Why I'm not able to achieve Synchronization on this below piece of program:

class P
{

synchronized void pp(String s)
    {
        System.out.println (s);
    }
}

class threadA extends Thread 
{
    P ob;
    String s;
    threadA (P ob, String s)
    {
        this.ob = ob;
        this.s = s;
    }
    public void run ()
    {
        for (int i=1;i<=5;++i)
        {
        ob.pp (s);
        try
        {
            Thread.sleep (1000);
        }
        catch (Exception e) {}
        }
    }
}


class gain 
{
    public static void main(String[] args) {
        P ob = new P ();
        threadA a = new threadA (ob,"Hello User");
        threadA b = new threadA (ob,"Bye User");
        a.start();
        b.start();
    }
}

OP:

Hello User

Bye User

Hello User

Bye User

Bye User

...

I want OP in the form of:

Hello User

Hello User

Hello User..

Bye User

Bye User

Bye User..

or my concept of synchronization is wrong?

  • Only the code in pp method is synchronized so when you are waiting (in the sleep), nothing is synchronized. Seems you want to synchronized the "run" method so you could use synchronized(ThreadA.class){ try{ ... }. But even this would not assure you that a start before b – AxelH Dec 7 at 7:45
  • 1
    You need something like CountdownLatch : docs.oracle.com/javase/7/docs/api/java/util/concurrent/… – David Soroko Dec 7 at 7:52
  • The flow of control which I've in my mind is this : Please correct me where ever I'm wrong: Thread a gets the chance to run it calls pp() with string s ="Hello User" then this thread a goes to blocking pool the execution control goes to thread b with same object of class P after reaching there thread b finds that method pp() is synchronized and that thread b doesn't have the lock to enter into pp() because it is with thread a which is in blocked pool Therefore no OP is printed Now control goes back to thread a and the loop continues till i != 5 – vrnvav97 Dec 7 at 8:05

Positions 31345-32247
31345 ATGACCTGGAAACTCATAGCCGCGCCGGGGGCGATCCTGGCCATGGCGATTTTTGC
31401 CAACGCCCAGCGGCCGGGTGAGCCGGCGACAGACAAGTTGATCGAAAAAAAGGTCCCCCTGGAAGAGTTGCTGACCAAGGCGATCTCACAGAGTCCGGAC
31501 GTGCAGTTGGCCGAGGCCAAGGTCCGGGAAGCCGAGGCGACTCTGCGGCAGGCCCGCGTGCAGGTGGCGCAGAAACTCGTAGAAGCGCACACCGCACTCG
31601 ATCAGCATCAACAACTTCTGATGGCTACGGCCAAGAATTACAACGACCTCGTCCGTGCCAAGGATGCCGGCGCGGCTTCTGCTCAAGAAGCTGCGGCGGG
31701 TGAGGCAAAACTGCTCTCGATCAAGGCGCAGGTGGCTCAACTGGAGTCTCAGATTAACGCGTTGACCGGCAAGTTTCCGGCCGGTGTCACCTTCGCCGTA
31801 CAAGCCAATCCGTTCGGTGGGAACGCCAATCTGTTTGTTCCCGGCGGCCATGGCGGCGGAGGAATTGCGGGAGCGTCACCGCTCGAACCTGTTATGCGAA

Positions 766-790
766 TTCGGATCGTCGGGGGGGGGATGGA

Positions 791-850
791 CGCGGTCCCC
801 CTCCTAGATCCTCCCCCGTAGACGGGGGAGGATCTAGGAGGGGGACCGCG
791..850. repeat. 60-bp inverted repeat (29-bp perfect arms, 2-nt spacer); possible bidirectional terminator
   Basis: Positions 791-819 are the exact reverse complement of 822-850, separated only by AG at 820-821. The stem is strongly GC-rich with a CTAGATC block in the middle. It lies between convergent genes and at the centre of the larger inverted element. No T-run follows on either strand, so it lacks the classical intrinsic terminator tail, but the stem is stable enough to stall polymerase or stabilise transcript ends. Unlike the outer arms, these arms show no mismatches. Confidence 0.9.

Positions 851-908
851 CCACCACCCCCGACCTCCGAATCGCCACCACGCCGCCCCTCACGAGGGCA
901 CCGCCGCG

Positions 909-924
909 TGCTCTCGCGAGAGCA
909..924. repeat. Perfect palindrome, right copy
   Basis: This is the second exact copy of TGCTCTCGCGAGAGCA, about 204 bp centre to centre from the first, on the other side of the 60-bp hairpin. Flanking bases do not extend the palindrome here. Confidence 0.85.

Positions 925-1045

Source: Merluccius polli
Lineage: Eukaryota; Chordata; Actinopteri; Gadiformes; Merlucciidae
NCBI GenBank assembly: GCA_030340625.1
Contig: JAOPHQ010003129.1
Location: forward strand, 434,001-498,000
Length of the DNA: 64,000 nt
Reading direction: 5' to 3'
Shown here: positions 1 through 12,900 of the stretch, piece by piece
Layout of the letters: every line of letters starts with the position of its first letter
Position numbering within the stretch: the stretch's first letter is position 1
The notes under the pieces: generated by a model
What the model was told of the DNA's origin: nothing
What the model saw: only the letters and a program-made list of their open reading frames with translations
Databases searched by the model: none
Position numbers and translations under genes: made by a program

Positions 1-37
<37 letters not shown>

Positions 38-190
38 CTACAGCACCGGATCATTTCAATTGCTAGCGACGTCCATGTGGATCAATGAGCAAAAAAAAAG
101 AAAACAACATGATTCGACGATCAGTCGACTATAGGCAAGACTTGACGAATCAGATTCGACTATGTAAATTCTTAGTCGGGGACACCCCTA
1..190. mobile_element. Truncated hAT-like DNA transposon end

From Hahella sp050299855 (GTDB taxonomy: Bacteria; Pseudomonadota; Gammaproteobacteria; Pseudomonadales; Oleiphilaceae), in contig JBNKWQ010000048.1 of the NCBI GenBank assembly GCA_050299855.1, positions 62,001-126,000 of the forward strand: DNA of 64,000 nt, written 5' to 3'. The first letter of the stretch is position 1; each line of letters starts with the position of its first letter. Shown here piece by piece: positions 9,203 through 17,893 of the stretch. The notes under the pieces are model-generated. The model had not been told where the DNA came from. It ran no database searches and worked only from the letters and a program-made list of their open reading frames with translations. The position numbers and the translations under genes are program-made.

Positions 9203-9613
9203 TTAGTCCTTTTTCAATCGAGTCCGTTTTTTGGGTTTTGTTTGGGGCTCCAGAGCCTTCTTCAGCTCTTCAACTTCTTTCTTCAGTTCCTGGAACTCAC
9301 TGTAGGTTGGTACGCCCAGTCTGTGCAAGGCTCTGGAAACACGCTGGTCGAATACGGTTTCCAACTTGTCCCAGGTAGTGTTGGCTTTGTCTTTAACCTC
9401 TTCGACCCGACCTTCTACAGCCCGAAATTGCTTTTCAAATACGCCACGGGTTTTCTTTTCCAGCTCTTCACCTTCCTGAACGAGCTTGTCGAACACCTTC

You cannot do such synchronization from P class. What happens now is that any calls to pp() is blocked if another thread is currently executing the method. As long as the method ends (which is quick if you are just going to print things to the console), the next thread would be allowed to enter the method.

What you are trying to achieve is not possible, unless both the threads are aware of each other and communicate with each other. In other words, when the first thread finishes what it needs to do, it should explicitly inform the second thread to start. This is effectively executing sequentially, instead of parallelly.

Update

You wanted to visualize what is happening so I'll do it here.

  1. You created 2 threads.
  2. You start the first thread.
  3. The first thread starts to run, while some time later the second starts to run as well.
  4. When your first thread runs, it goes to the for loop. Then it calls P.pp().
  5. When P.pp() is called from first thread, it locks the P object.
  6. Since the method is so short, it is going to exit very quickly.
  7. When the method exits, it releases the lock on P.
  8. If your second thread reaches the synchronize block before the first thread exits, it will wait (blocked).
  9. When the first thread exits, the second thread enters as the first thread releases the lock.
  10. The first thread returns to the loop and try to call P.pp() again.
  11. This will continue, depending on which thread is faster, the order of execution would be different.
  • what I've in my mind is this: please correct where I'm wrong :- – vrnvav97 Dec 7 at 7:58
  • Thread a gets the chance to run it calls pp() with string s ="Hello User" then this thread a goes to blocking pool the execution control goes to thread b with same object of class P after reaching there thread b finds that method pp() is synchronized and that thread b doesn't have the lock to enter into pp() because it is with thread a which is in blocked pool Therefore no OP is printed Now control goes back to thread a and the loop continues till i != 5 please correct me where ever I'm wrong in this flow of control – vrnvav97 Dec 7 at 8:03
  • @vrnvav97 when the first thread exits the synchronized method, it releases the lock allowing another thread to acquire the lock. Note: System.out.println also uses a lock the same way you have done and if locking worked the way you expect only one thread could ever print to the screen which is clearly undesirable. – Peter Lawrey Dec 7 at 8:10